Go Direct

There should rarely be more than three people involved in delivering feedback from one person to another: the giver, the receiver, and (possibly) a trusted third party. Beyond that, problems arise.

Involving more than three people tends to create a “table-shaped” feedback path. This type of feedback gets passed up, over, and back down through bosses and peers. The more people or layers involved, the more delays or distortion.

The best feedback is direct, clear, and timely. A simple “when you did X, I felt Y, and observed Z” formula works well. Separate the behavior from the person. Assume good intent (i.e. round up). And try to give the feedback as soon as possible. I’ve noticed teams who train this muscle tend to take more risks, find more success, and enjoy work more.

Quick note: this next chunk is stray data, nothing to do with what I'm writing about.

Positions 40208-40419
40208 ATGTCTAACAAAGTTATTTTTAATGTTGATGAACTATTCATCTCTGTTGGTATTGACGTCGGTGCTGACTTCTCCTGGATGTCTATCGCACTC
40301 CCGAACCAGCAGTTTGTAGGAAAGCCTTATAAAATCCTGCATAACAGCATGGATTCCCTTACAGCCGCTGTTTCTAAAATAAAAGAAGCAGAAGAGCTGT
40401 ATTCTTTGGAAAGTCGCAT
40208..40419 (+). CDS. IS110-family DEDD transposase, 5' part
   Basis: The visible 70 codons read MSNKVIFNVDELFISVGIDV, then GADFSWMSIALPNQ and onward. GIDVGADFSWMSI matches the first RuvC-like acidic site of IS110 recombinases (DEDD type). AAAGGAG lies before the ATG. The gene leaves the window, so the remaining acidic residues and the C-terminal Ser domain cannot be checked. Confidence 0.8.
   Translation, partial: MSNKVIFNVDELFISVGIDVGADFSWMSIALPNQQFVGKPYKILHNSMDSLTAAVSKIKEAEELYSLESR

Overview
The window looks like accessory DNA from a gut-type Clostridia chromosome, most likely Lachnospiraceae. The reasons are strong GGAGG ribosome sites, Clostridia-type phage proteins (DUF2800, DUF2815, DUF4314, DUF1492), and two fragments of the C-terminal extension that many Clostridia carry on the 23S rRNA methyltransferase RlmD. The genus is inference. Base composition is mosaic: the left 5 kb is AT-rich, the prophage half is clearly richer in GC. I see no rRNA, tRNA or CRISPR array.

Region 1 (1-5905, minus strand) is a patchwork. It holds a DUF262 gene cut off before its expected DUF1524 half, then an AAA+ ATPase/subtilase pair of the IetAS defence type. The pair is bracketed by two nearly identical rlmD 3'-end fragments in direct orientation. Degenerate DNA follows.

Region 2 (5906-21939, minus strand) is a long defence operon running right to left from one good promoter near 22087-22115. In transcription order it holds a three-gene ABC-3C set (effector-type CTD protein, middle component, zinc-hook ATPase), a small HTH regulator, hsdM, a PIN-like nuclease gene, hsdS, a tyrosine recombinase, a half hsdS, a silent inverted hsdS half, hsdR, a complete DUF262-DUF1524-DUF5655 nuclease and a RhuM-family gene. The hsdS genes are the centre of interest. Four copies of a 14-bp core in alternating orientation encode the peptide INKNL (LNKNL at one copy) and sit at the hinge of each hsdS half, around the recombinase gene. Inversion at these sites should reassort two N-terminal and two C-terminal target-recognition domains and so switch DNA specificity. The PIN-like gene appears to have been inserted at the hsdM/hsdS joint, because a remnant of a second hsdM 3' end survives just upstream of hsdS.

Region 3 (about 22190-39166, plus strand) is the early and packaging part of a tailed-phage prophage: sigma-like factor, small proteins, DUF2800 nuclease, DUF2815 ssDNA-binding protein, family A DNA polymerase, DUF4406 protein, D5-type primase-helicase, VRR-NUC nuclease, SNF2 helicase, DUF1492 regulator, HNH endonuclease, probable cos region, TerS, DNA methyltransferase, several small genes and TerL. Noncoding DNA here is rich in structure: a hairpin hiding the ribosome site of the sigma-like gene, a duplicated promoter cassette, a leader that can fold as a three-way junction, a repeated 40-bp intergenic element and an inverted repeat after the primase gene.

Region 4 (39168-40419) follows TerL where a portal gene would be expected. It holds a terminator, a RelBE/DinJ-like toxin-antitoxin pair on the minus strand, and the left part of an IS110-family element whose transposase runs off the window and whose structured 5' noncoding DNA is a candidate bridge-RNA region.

In short: go direct. Keep feedback timely and involve the fewest number of people possible. It can take practice, but this type of feedback, eventually, becomes easy to give. Feedback loops complete faster, and, ultimately, comments lead to change.

Monday, 18 September 2023

Read more about this site, or follow via email, RSS, JSON.